Matt Richardson

I thought it would be a good time to put a reminder out about what are the common characteristics of successful investors.

None of what I have listed below is rocket science and none of it will be new or a surprise to anyone who reads this.  The surprise however, is how often these points are overlooked.

There is a growing tendency for those trying to accumulate wealth to do it in an extremely short time frame.  We’ve become an impatient generation.  Examples might include borrowing a huge amount to invest in a property deal, or investing in a business without doing your due diligence, or getting a tip off a mate about a mining stock that’s about to “go through the roof”, etc, etc.  We’ve all heard these stories and we’d all love to be the one to be lucky enough to “get rich quick”.  But for every investor who finds wealth in a short time-frame, there is a large number of investors who have financially put themselves back a few years due to a lack of discipline, research and common sense.

These disasters can easily be avoided.

So over the years, what valuable investing lessons have we learned?  A selection of points, in no particular order, are below:

  1. Spend less than you earn;
  2. Pay yourself first – get in the habit of using a set portion of each pay and setting it aside to invest (Read “The Richest Man in Babylon” by George S Clason);
  3. The best time to invest is yesterday, today & tomorrow. If you wait for the “perfect time” to invest, you will be waiting a long time and you won’t have started;
  4. You can get wealthy slowly, but you can go broke quickly, so if something seems too good to be true, it normally is;
  5. You will lose on some investments during your lifetime, it happens, so don’t be afraid to cull them and move on. Don’t keep a bad investment because “it owes you money” if there are better alternatives;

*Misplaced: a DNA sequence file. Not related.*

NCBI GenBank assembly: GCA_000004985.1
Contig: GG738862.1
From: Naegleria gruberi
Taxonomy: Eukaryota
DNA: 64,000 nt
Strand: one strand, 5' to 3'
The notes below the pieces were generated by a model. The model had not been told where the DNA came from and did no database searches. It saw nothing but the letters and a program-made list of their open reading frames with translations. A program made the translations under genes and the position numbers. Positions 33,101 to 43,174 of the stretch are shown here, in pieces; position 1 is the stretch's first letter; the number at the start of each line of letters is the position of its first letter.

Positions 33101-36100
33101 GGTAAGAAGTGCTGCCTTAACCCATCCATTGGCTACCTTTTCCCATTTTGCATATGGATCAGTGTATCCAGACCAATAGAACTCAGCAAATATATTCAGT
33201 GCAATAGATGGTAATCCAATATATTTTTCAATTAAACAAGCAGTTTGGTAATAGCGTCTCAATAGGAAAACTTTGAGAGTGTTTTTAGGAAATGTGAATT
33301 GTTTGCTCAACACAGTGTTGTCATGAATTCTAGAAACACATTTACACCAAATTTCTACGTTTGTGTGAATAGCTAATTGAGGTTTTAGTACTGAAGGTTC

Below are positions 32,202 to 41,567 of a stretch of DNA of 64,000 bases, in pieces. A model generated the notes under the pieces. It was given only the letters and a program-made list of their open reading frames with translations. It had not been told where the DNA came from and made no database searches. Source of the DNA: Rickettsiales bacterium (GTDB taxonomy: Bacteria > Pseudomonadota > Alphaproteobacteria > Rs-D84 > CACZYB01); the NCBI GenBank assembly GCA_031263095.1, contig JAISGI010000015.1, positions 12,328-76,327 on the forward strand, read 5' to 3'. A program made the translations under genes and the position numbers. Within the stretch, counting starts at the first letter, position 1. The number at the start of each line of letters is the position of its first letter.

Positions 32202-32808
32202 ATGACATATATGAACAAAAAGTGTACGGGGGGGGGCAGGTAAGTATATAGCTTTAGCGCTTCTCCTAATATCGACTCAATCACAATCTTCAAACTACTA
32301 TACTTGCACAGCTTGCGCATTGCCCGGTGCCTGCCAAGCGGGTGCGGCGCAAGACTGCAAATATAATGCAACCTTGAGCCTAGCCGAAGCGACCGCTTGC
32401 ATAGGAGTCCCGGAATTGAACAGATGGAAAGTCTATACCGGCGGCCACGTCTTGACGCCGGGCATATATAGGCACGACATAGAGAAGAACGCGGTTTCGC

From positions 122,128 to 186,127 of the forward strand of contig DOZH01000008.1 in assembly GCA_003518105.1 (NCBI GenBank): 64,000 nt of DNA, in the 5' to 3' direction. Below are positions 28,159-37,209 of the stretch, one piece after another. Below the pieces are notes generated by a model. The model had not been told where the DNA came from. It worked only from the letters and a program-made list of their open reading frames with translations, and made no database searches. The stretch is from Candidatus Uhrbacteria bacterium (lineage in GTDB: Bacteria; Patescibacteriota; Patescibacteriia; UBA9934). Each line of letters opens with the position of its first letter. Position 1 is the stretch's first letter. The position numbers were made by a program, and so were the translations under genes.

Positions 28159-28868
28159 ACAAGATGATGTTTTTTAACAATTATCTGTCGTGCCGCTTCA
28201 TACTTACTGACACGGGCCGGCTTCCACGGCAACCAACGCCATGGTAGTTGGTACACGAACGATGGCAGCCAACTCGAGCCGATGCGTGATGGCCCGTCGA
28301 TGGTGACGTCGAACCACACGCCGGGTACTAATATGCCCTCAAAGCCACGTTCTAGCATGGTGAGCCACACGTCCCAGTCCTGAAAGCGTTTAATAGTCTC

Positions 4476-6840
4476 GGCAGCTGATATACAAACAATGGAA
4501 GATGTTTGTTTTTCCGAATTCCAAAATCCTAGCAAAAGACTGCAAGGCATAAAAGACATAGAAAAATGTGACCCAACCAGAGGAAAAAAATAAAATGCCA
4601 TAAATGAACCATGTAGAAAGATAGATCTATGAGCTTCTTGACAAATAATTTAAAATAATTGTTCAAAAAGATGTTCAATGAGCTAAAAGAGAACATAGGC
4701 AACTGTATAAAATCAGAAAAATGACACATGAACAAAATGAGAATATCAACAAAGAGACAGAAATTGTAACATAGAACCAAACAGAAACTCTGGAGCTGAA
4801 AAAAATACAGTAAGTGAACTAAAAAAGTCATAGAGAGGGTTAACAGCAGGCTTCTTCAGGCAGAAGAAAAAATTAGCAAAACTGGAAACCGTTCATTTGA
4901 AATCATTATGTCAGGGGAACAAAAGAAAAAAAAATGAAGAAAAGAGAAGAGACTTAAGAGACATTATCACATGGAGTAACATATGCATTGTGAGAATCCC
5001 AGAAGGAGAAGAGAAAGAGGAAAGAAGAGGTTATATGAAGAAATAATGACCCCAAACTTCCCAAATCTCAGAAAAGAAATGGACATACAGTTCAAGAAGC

6. Insure your assets, but especially your future income earning ability (via income protection insurance), hopefully it is the biggest waste of money in your lifetime and you never have to make a claim;
  7. Reinvest your returns and let compounding take over. Compound interest is the 8th wonder of the world (Example – a $1 all up bet on Winx’s 27 wins would have netted you over $45,000!).  Please note – this is CERTAINLY NOT a recommendation to open an online betting account!
  8. Understand the Rule of 72.  If you don’t know what it is – Google it;
  9. Treat your investing seriously like a business, measure it regularly (monthly).  If you are disciplined in doing this you are less likely to fail as you will find out quickly whether you are not saving enough, not disciplined and/or not investing well;
  10. Set yourself goals and targets. Reward yourself when you achieve them;
  11. When assessing an investment opportunity, ignore any tax benefits.  The investment should be able to stand up on its merits and any tax benefit derived should be treated purely as a bonus;
  12. There are risks when investing in all asset classes (cash, fixed interest, shares, property), you need to understand these risks before you invest;
  13. Understand superannuation is an investment vehicle only, not an investment.  You have choice as to how your superannuation is invested;
  14. Negative gearing and generating tax benefits are irrelevant if the investment is generating negative after-tax returns.  Understand what needs to happen for these investments to succeed;
  15. Borrowing to invest just magnifies returns. Bad investments will magnify your losses, good investments will magnify your gains;
  16. Invest in yourself, never stop learning.

Again – these are hardly secrets which have been hidden from the masses for centuries.   It all comes back to discipline, nothing more.

The more of these points you take on, the greater the chance you will be on the right path to becoming financially secure.